Generally I would not use the word “wisdom” and the name of legendary/infamous boxer “Mike Tyson” in the same sentence, but in this case I think it’s deserved. Because his quote “everybody’s got plans… until they get hit” is really important.
I’m probably stating the obvious, but to make sure we’re all on the same page, here’s what Tyson means: every boxer has a game plan when he (or she) goes into the ring. By the time he enters the ring, the boxer has analyzed his competitor and trained repeatedly in order to attack the competitor’s weaknesses and protect himself against their strengths.
But, in the heat of the battle, when you “get hit,” things quickly change. Your gut instincts trump your well laid plans, and anything goes.
Importantly, the same holds true in business. While I strongly support creating a business plan, things will NEVER go exactly as planned. And the key to your success is how you react when YOU “get hit.”
What will you and your business do when you don’t get the funding you expected? Or when a key employee leaves? Or when your number one customer goes elsewhere? Or when the economy tanks?
I have found that the entrepreneurs and companies that respond best to “getting hit” are the ones that employ mission statements.
What are mission statements? Mission statements explain what your business is trying to achieve. For example:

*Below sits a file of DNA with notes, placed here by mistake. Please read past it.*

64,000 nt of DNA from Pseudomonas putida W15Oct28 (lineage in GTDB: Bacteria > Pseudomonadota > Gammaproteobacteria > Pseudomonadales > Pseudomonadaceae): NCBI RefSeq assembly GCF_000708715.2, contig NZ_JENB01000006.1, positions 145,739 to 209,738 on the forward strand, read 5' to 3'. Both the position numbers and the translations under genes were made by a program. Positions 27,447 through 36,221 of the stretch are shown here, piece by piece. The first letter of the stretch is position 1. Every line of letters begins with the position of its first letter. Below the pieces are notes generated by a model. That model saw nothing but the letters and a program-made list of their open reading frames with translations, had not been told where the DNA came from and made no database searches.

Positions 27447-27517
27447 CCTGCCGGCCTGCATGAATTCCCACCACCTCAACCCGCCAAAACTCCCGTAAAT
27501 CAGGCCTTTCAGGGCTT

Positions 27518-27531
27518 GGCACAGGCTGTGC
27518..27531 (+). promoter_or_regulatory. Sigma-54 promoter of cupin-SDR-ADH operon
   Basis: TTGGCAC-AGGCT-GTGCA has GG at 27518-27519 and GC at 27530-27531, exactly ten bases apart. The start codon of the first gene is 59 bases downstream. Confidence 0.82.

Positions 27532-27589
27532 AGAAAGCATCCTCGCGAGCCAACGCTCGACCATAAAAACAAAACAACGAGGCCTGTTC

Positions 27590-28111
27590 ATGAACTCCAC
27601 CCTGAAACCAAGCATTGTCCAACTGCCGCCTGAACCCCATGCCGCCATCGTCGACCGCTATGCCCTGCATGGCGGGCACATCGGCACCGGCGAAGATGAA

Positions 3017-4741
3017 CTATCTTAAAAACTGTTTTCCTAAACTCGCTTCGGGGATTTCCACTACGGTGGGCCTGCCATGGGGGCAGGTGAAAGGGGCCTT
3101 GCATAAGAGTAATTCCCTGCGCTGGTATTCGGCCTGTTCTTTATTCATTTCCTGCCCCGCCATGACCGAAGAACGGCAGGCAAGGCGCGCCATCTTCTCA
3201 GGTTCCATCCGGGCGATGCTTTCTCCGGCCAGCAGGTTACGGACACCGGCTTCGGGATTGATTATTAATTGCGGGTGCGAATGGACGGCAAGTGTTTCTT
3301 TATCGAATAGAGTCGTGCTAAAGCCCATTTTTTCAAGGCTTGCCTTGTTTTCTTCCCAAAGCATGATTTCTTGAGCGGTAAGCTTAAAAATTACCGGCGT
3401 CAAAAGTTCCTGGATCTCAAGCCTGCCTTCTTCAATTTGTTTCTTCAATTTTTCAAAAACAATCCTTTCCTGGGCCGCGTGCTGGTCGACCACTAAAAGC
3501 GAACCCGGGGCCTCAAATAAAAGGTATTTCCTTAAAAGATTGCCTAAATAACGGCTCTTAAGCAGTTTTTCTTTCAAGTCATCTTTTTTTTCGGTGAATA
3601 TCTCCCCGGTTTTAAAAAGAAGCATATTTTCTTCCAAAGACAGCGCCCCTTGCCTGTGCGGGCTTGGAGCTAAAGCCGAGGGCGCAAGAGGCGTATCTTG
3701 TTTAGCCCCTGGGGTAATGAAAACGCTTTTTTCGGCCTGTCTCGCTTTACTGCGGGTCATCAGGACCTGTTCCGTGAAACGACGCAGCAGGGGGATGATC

- Amazon.com’s mission is to be Earth’s most customer-centric company where people can find and discover anything they want to buy online..
- Since 1901, Nordstrom’s mission has been to “offer the customer the best possible service, selection, quality and value.”
Why do mission statements matter? For internal (e.g., employees) and external (investors, partners, customers) audiences, your mission can inspire and get them excited to be part of what your company is doing.
And, importantly, for internal decision-making, mission statements help as key decisions should be made with regards to how well they help your company progress in achieving its mission.
So, when your company hits a rut, rather than completely scrambling, you need to ask yourself what you should be doing to achieve your mission.
Your mission statement keeps you grounded. It helps you make strategic versus opportunistic decisions. Opportunistic decisions are ones that may bring in short-term revenues, but often guide you off course (these opportunities are often the “bright shiny objects” that distract entrepreneurs). On the other hand, strategic decisions are those that drive the company closer to achieving its stated mission.
When your company “gets hit,” go back to your mission statement. Decide what has to be done to allow your company to achieve its mission. It is true when they say there are “many ways to skin a cat” or many different ways of doing the same thing. So, find new ways to achieve your mission.
If you can’t raise funding, how else could you achieve your mission? Could you get another company to joint venture with you and provide cash and other resources?
If a key employee leaves, can you get them to still work on weekends? Could you find other human resources? Could you outsource parts of their job to a few others?
If you lose a key customer, can you find other customers? Can you identify why you lost the customer, and improve your product/service so you get that customer back along with many more?
If you have your mission statement set, and everyone in your organization knows it well, then you and your team will constantly make the right decisions towards achieving your company’s goals. And even when you and your company “get hit,” you’ll get right back up, and move forward towards success without skipping a beat.
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